So You Wanna Do a Thesis? Part 4: Paper Structure

Welcome to my new series about my decision to do the thesis option for my program, and my advice to those of you considering the same. Are you considering doing a thesis? Does your program require you to? Then join me on this journey! Follow along on Twitter (@JessicaLColbert) with #MSLISthesis.

In this series, I’ve talked about a lot of advice for keeping motivated and organized. I’ve tried to avoid doing specifics, as my thesis won’t look like your thesis. However, when I put out a call for what people wanted to see in this series, somebody mentioned they wanted to know how I was structuring my thesis. So that’s what I’m writing about today! My thesis is original social science research with human subjects, but I’m sure this advice should apply no matter what type of paper you’re writing.

Form Follows Function

Have you ever heard the phrase “form follows function” or “the medium is the message?” These are sayings from the Modernist movements of architecture and media of the early 20th century. Basically, what they mean is that the message you are trying to convey or what you are trying to do should dictate how you do it.

 

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My working Table of Contents

With a thesis, the structure of your thesis (your chapters and sections) should come from what type of thesis you’re writing and what it’s about. My thesis is social science research involving human subjects, so my chapters include stuff like “Review of the Literature.” I also have an entire chapter on my methodology, epistemology, and other theoretical frameworks that influence my work and analysis. After I’m finished with my data collection and analysis, I’ll have an entire chapter about my results, and then chapters for discussion and conclusion. My research is qualitative. If your research is quantitative, then your chapters will be different than mine, and so will the sections within those chapters.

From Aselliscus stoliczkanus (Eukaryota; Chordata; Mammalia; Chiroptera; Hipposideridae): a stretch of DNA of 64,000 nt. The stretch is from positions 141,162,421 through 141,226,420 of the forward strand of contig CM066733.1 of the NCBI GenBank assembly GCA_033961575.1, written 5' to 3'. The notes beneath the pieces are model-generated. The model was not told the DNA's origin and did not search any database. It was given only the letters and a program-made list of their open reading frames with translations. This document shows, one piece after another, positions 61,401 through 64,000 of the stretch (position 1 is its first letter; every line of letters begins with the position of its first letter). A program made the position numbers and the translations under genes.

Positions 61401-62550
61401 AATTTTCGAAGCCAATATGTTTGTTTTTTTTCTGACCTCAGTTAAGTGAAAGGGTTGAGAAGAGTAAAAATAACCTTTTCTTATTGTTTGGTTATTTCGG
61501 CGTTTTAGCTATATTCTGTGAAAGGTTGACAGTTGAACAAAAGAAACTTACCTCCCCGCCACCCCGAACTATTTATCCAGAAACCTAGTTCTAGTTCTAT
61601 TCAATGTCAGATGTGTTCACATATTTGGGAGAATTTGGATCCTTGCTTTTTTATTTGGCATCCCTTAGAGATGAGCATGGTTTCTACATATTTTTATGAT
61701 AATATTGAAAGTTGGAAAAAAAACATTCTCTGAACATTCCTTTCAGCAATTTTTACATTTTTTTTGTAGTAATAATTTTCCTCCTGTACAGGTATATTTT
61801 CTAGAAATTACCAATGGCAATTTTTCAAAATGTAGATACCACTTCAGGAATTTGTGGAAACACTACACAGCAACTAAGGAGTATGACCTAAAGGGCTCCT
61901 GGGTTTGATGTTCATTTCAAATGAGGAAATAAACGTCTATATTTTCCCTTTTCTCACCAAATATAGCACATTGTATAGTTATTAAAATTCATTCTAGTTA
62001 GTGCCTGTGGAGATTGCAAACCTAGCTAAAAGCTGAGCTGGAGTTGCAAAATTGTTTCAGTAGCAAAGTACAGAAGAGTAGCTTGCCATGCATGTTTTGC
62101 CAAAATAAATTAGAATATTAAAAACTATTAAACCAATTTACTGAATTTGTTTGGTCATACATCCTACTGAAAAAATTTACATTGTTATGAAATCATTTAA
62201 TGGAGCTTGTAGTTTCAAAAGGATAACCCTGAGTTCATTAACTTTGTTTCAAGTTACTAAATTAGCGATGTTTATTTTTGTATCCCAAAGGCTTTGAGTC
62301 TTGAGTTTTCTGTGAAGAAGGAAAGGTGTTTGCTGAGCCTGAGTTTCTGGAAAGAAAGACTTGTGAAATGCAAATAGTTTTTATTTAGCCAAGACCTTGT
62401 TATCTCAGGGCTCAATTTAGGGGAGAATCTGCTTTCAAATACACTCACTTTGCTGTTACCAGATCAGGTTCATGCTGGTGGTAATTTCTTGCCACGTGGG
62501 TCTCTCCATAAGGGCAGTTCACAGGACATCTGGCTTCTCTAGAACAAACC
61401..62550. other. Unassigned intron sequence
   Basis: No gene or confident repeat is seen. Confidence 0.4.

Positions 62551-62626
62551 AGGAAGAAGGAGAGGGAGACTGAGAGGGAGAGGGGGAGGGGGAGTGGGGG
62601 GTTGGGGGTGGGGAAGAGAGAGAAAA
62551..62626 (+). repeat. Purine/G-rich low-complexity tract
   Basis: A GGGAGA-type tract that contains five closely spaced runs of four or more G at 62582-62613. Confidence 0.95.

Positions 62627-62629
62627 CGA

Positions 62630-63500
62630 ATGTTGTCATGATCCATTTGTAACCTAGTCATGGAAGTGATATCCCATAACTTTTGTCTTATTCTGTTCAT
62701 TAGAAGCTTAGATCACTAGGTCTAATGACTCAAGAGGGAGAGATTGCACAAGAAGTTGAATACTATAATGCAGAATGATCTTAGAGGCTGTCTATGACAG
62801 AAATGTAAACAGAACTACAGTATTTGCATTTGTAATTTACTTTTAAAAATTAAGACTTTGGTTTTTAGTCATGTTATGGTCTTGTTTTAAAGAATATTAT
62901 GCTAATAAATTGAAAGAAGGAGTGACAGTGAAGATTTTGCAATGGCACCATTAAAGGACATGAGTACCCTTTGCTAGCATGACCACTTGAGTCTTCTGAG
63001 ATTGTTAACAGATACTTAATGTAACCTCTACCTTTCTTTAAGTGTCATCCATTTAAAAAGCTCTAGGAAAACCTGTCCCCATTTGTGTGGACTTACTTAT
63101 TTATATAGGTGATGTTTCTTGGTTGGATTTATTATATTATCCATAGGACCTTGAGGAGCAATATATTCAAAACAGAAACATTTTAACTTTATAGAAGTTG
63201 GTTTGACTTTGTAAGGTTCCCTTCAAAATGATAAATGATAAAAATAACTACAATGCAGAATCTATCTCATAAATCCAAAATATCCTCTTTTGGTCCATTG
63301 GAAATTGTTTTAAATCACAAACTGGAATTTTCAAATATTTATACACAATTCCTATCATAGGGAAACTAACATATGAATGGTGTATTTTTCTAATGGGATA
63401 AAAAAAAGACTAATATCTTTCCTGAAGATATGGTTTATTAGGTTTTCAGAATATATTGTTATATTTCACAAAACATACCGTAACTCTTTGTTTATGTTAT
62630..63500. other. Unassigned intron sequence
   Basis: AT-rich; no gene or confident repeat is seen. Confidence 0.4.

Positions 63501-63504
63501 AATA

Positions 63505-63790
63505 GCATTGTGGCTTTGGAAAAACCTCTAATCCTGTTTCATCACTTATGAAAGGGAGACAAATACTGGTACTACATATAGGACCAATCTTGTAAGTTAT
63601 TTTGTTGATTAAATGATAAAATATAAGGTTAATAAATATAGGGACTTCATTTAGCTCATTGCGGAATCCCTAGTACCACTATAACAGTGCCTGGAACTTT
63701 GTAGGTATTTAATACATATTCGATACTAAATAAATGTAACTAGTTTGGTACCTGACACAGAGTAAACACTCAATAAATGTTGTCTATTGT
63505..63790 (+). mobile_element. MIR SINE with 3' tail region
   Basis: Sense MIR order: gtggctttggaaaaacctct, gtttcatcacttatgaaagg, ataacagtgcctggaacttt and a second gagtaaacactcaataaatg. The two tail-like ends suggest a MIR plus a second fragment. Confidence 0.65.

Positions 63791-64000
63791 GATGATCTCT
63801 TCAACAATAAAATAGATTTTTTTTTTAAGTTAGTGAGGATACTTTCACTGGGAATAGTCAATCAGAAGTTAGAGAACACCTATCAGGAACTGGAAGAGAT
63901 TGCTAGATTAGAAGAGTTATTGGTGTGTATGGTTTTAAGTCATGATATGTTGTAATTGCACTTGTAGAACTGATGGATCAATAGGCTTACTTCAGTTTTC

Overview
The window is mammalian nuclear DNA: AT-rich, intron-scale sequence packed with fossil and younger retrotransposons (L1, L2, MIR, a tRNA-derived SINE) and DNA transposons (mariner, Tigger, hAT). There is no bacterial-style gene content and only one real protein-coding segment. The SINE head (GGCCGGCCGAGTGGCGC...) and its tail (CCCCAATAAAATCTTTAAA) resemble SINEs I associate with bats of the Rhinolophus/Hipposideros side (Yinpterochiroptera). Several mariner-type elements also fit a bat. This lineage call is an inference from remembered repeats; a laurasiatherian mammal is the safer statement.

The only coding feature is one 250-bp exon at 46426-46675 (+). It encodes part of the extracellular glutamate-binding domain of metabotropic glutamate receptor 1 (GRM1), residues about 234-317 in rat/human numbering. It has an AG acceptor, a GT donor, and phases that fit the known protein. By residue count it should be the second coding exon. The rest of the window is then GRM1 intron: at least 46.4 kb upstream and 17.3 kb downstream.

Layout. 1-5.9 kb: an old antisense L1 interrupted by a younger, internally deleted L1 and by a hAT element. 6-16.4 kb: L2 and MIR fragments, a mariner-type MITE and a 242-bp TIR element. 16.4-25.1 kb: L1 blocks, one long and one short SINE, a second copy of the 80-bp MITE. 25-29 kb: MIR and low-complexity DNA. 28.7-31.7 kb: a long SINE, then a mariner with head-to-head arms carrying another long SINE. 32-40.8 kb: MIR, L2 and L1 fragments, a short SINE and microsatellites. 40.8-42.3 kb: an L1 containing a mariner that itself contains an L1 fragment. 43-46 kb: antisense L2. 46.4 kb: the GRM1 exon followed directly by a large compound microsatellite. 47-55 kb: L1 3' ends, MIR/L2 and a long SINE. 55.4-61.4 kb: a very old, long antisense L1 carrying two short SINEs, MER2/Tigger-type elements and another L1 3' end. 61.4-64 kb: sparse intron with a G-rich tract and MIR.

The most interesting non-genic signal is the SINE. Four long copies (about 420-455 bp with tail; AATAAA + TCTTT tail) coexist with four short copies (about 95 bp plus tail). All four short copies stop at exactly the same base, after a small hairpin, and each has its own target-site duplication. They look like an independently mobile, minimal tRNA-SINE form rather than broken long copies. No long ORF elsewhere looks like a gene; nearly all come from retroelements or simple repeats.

So How Do You Do It?

Social science writing is new to me. I am but a humble English BA who wrote nothing but textual analysis papers for four years. I consulted three types of resources to decide how I should structure my paper: books on research design, social science theses and dissertations, and of course my adviser.

The main book I used to not only structure my paper but also to help with my research design and writing style was Research Design: Qualitative & Quantitative Approaches by John W. Creswell. (I’ve linked to a newer edition that includes mixed methods approaches). This book saved my life. There’s an entire section about the structure of papers that even has sample chapter titles. I began my thesis by creating these sections.

Then, I found a dissertation from my program that was on a similar topic to mine. I downloaded it, read it, and then looked at how it was structured. Dissertations are much longer than theses, but seeing how the author structured the paper and what sections she included was very helpful to me. To find theses and dissertations, see if your program has ProQuest Dissertations and Theses, or see if maybe you have access to some sort of institutional repository; your library might even have some!

Finally, I asked my adviser. This is why having a patient and supportive adviser is so crucial. She understood my background and that I was new to this type of writing, so she suggested resources for me. She also gave me feedback on any chapters or sections I proposed. For instance, I just met with her, and she said I didn’t need some of the sections I had within my introductory chapter. She also showed me a great resource on how to structure a research proposal and told me that those sections would become the chapters of my thesis.

Conclusion

One thing this whole process has taught me is that my thesis, until I turn it in, is a living document. It can change as it needs to. I changed it as recently as five days ago, and I’m sure I’ll change it more before I’m done.

When you’re writing, don’t be afraid to change things and move things around if you think it’s not working in its current state.

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